Low mortgage rates could pose a trap

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The vice director of the Swiss National Bank (SNB) fears that today’s easy access to mortgages is a trap. In an interview in the Sunday press, Jean-Pierre Danthine said that banks fail to use sufficient caution when granting mortgages.

This content was published on August 11, 2013 - 15:48
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“For 40 per cent of newly approved mortgages, the rule of prudence is not observed,” Danthine told the SonntagsZeitung and Le Matin Dimanche newspapers – meaning that many of these mortgages wouldn’t be able to handle higher interest rates.

The rule of prudence states that a household must also be in a position to settle a mortgage with an interest rate of around five per cent. No more than a third of the household’s income can be used for this.

In order for banks to cope with the threat of a rise in interest rates through loan defaults, the SNB told them to strengthen their capital bases. For example, last summer they introduced a countercyclical capital buffer. According to Danthine, it is too early to tell whether the braking effect is sufficient to “prevent a hard landing”.

“But we are convinced that it is better to intervene early and gently rather than late and hard,” the SNB vice director said.

Franc ceiling

He also pointed out that the danger went beyond the loss of credit due to households overburdened by higher interest rates. In addition, refinancing of loans by the banks would be more difficult if interest rates rose.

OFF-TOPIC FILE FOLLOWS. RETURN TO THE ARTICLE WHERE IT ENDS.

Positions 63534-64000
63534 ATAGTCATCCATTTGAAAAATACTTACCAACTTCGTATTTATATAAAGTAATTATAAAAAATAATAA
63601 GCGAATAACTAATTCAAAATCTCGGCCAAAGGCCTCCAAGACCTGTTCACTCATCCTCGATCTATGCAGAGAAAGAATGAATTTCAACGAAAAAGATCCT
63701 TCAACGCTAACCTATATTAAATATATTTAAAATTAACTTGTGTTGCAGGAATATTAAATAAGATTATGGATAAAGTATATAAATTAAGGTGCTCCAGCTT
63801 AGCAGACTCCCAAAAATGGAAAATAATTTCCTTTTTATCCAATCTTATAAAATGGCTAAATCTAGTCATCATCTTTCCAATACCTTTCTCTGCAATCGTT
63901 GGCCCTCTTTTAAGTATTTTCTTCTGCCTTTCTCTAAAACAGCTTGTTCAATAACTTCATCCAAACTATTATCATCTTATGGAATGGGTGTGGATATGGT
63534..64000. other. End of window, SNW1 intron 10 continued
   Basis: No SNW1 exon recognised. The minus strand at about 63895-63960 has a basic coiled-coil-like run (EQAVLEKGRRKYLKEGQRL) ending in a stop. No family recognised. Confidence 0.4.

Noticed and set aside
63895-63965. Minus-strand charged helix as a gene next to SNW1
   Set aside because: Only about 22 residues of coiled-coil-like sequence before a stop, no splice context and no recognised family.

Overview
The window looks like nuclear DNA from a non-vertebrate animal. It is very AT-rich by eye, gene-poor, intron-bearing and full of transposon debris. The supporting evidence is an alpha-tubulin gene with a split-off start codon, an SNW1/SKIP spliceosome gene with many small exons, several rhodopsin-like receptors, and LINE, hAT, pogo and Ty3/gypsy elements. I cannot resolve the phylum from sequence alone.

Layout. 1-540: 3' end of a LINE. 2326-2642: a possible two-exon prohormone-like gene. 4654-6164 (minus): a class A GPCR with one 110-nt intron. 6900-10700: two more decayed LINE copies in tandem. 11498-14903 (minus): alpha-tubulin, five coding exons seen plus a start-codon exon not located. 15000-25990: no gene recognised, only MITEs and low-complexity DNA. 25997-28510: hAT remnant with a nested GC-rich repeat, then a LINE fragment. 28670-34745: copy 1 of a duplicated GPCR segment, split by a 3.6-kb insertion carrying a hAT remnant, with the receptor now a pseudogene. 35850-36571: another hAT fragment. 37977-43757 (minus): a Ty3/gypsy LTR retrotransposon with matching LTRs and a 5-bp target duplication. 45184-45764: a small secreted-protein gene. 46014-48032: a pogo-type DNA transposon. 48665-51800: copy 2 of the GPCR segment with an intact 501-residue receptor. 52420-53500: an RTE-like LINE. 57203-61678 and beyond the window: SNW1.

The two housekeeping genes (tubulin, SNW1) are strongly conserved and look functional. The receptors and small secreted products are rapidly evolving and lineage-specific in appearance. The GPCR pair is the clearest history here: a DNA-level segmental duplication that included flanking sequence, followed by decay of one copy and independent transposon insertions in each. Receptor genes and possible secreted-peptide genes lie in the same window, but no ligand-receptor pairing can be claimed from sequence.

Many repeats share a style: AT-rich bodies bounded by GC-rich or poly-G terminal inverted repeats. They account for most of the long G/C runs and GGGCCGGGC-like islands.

The SNB has projected scenarios to understand the effects of a rapid and steep rise in interest rates on loan refinancing. On average, the negative consequences could be significant, Danthine said – and not just on the banks that rely heavily on loans to finance the capital and interbank market.

He said that even banks that finance mortgages mainly via savings could get into trouble.

“If interest rates rise on the whole, it will be more expensive to maintain the savings than the banks generally believe,” said Danthine, urging the banks not to underestimate the risks of carelessly issued mortgages.

In the same interview, Danthine also said the Swiss National Bank would abolish its franc ceiling once it starts raising interest rates.

“The day the SNB decides to raise rates, there can no longer be a restricting minimum exchange rate. Today the absolute priority is the cap, which we will keep in place as long as necessary.”

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